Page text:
Adopt-a-Highway Program: On the Road to Cleaner Environments

About the Authors

Marcus Sattler

Marcus Sattler
Plant Manager, Crocker Wind Farm

National Grid Renewables logo element

Juan Baez
Site Manager, Noble Solar & Storage

Ben Prigge

Ben Prigge
Solar Facilities Manager, Nordic Solar Portfolio

David Ureno

David Ureno
Plant Manager, Prairie Wolf Solar

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Whether you planted a tree, cleaned up your local park, or adopted a new sustainable practice this Earth Day, each step toward creating a more environmentally conscious world is significant. This year, four of our renewable energy projects across the country connected through our nation’s highways via the Adopt-a-Highway program. Each National Grid Renewables site adopted sections of highways near their projects that they’ll maintain for years to come.

While our site workers are already used to being outside in the elements, the chance to get outside to find new ways to connect with the planet while growing in environmental stewardship was a big highlight. From some sites inspiring others to get involved to the collective agreement behind their “why”, we see this volunteer event as one giant mosaic that each site had a role in creating.

Man picking up trash
People with Happy Earth Day sign and trash bags next to highway with wind turbines in background
Men picking up trash

Will you share a little background of how you and your site got involved with the Adopt-a-Highway program?

David: I was initially inspired by the Crocker site, which has been involved with the program in the past. After learning about it from peers at Crocker, we knew the Prairie Wolf site had to get involved. In Illinois, we’re allowed to adopt two-mile chunks at a time. So, we have two miles of State Highway 16 near the site we’re sponsoring.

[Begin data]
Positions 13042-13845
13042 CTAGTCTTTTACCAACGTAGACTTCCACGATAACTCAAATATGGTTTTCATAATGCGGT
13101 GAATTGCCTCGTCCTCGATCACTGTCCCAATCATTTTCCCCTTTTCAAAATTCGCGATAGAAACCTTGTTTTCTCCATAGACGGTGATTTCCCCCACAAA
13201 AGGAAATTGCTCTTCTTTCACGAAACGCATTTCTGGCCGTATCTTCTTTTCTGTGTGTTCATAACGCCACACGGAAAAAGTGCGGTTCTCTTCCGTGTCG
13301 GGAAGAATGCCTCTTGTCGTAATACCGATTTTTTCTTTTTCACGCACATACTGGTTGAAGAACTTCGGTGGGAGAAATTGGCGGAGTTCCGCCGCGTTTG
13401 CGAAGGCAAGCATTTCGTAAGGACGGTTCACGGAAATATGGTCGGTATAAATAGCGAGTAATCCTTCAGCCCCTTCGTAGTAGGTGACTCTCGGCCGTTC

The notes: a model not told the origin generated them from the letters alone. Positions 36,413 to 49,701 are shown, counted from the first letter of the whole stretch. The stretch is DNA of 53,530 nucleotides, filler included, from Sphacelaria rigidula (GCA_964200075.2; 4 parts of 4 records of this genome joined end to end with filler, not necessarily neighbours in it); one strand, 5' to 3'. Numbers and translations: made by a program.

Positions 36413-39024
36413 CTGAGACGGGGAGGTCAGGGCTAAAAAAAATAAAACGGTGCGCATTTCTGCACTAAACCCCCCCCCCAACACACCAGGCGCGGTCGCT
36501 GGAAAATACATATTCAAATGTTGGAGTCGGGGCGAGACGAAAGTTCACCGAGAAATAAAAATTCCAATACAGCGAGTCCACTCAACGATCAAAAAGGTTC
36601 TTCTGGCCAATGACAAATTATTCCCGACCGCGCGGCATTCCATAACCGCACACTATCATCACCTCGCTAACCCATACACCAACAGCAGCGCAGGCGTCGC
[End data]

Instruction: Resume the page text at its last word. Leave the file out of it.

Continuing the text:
Juan: It was an easy “yes” for the Noble site to get involved. We saw this as a simple yet impactful way to give back to our planet and contribute to a cleaner environment.

Marcus: We were initially inspired by a local homeowner’s suggestion late last year to adopt a highway. Many of these highways run along farmland, so we recognized the importance of keeping the ditches free of debris and litter to help the farmers in the community.

How many people from your site were involved?

Ben: Each site had about three to four site workers volunteer at the cleanups. Some of the highways had a direct connection with some of our employees, which was a neat bonus.

Marcus: That is how many volunteers were from our site too, Ben. Also, the cleanup event took about half a day to do with each site adopting two to four miles. We had small but mighty teams who really came together to do a great job.

People with truck full of trash bags and Happy Earth Day sign

Is there a sign involved when you adopt a highway?